In a fit of accidental drinking and eating Hubby and I discovered a fantastic food/liquor combo. Scotch and caramel corn. In particular, peanut and sea salt with my caramel corn and a smoky scotch like Caol Isla. Okay, so the drinking wasn't accidental, but the insane hunger that led us to the Scouts caramel corn was.
Not wanting to repeat ourselves, nor get into that beyond sweet caramel corn again, as well as prep for My "Whiskey for Dinner" class tonight I set out to make my own caramel corn. How refreshing it was to discover that it is so damn easy. Pop some popcorn, make some caramel, toss together, and bake at low heat. That's it. I even encouraged the men in our class tonight that it was dead easy and hopefully they are logging on to get the recipe right now.
One of the surprising things in my research was that 99.99 % of the recipes I found used brown sugar. Actually, I didn't find any that used white sugar, but I can't conclusively say that there isn't one out there. The first batch I made was with the "best brown" sugar I keep in the house for oatmeal and cookies. It was good, once I got over the concept of adding baking soda to the recipe. But I knew I wouldn't have enough, plus I wasn't that fond of the colour.
The second batch was with the "yellow" brown sugar I borrowed from the neighbour when I realized that the nanny had used the last of my brown sugar making cookies - not that I was complaining. And, I'll admit it, I was afraid to try white sugar since I found no recipes with it. So yellow brown sugar it was.
Can you tell the difference in the photo above? Best Brown on the left, yellow brown on the right.
So I had my caramel corn ready to go. Good to go. Loaded up I joined a great group of guys at J. Webb
tonight. Where are my single ladies? Seriously, develop a taste for scotch or an open mind, because there are always a fun, intelligent group of guys at scotch tastings.
The caramel corn was on deck to serve with those lovely smoky or peaty scotches. When it comes to scotch and food pairings you don't want to pair smoke with smoke. The sweet and salt of caramel corn matches perfectly with the smoky drinks. Actually, the caramel corn went with almost all the scotches. As does chocolate, especially the fruity ones from Venezuela and Guatemala.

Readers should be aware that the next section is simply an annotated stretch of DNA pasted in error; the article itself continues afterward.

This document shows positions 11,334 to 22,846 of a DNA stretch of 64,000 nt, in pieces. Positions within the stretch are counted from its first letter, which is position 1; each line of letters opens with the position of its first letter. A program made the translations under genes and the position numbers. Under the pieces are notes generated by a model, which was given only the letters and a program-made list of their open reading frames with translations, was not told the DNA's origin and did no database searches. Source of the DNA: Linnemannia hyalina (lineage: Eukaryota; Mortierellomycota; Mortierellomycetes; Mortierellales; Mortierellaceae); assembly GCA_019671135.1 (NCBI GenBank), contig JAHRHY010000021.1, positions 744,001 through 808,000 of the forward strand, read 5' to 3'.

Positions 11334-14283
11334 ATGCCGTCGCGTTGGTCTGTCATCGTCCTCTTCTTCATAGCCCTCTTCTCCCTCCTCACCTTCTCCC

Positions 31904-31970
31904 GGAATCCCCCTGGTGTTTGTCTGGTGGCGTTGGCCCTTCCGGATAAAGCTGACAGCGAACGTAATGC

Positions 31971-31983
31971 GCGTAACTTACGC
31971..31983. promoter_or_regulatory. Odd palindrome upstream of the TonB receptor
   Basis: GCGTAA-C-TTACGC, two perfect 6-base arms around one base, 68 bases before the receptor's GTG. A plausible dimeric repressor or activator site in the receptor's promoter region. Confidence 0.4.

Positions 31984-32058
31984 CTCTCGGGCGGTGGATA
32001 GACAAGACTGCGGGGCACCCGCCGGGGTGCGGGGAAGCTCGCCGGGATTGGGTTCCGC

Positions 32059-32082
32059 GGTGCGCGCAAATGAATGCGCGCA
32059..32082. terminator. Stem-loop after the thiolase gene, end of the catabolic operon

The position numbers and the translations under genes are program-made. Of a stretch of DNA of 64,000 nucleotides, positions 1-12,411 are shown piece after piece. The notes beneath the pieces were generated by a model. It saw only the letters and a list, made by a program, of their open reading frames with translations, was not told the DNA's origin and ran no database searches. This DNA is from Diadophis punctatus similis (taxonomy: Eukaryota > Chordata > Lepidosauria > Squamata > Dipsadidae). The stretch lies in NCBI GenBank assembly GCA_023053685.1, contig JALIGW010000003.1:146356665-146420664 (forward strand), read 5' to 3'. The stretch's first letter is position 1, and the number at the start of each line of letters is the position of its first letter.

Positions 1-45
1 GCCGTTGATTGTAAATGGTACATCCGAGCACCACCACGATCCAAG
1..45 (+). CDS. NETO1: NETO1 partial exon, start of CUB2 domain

But pairing scotch and food is more than the sweet stuff. At its most basic level, pairing is pretty straight forward - match the basic characteristics of the scotch to your food. For example, the Lowland scotches are lighter, so they work well with rich cheese, honey, and fruit. Something like a pear and brie tart, or a cream of leek soup. And think about where the scotch comes from, The Island and Speyside styles work really well with seafood and both clean and salty flavours. Even sushi works really well, or mussels with fennel. The Lowland and Highland styles lend themselves to the richness of game meat, the sweetness of peppers, and even some spice.
But the star of the night was the caramel corn. And the Glenfarclas
17 year old.
The caramel corn recipe I used was a slight variation on this one
. I added a bit more salt, used the roasted peanuts I had in the cupboard, and that yellow brown sugar. It isn't cloying, has the burnt sugar saltiness, and the baking soda makes the carmel crackle, but not crack.
Makes about 10 cups
1 3/12 ounce package plain/orginal/natural popcorn
OR 10 cups air popped popcorn
1 cup yellow brown sugar
1/4 cup light corn syrup
1/4 cup unsalted butter
2 tbsp water
1/2 teaspoon sea salt (cut this back if you prefer it without the salty taste)
1/2 tsp baking soda
1 tsp vanilla
1 cup peanuts, cashews, or pecans
1. Preheat oven to 250 degrees F. Line a large cookie sheet with parchment paper or spray with non-stick spray. Spray a large bowl.
2. Pop your popcorn and toss in the bowl, being careful to keep out any unpopped kernels.
3. Whisk sugar, corn syrup, butter, salt, and water in a small saucepan. Melt and boil for 3-5 minutes until it reaches 250 degrees F on a candy thermometer. You need the candy thermometer, so don't try to just eyeball this step.
4. As soon as you reach temperature stir the baking soda and vanilla into the caramel. Pour over the popcorn, add the nuts, and stir together. You won't get a complete cover over the popcorn, but stir well and try to get a little on each bit of popped corn. Spread out on the cookie sheet.
5. Let cook slowly in your low oven, stirring gently every 20 minutes, for 1 hour. Let cool completely before enjoying.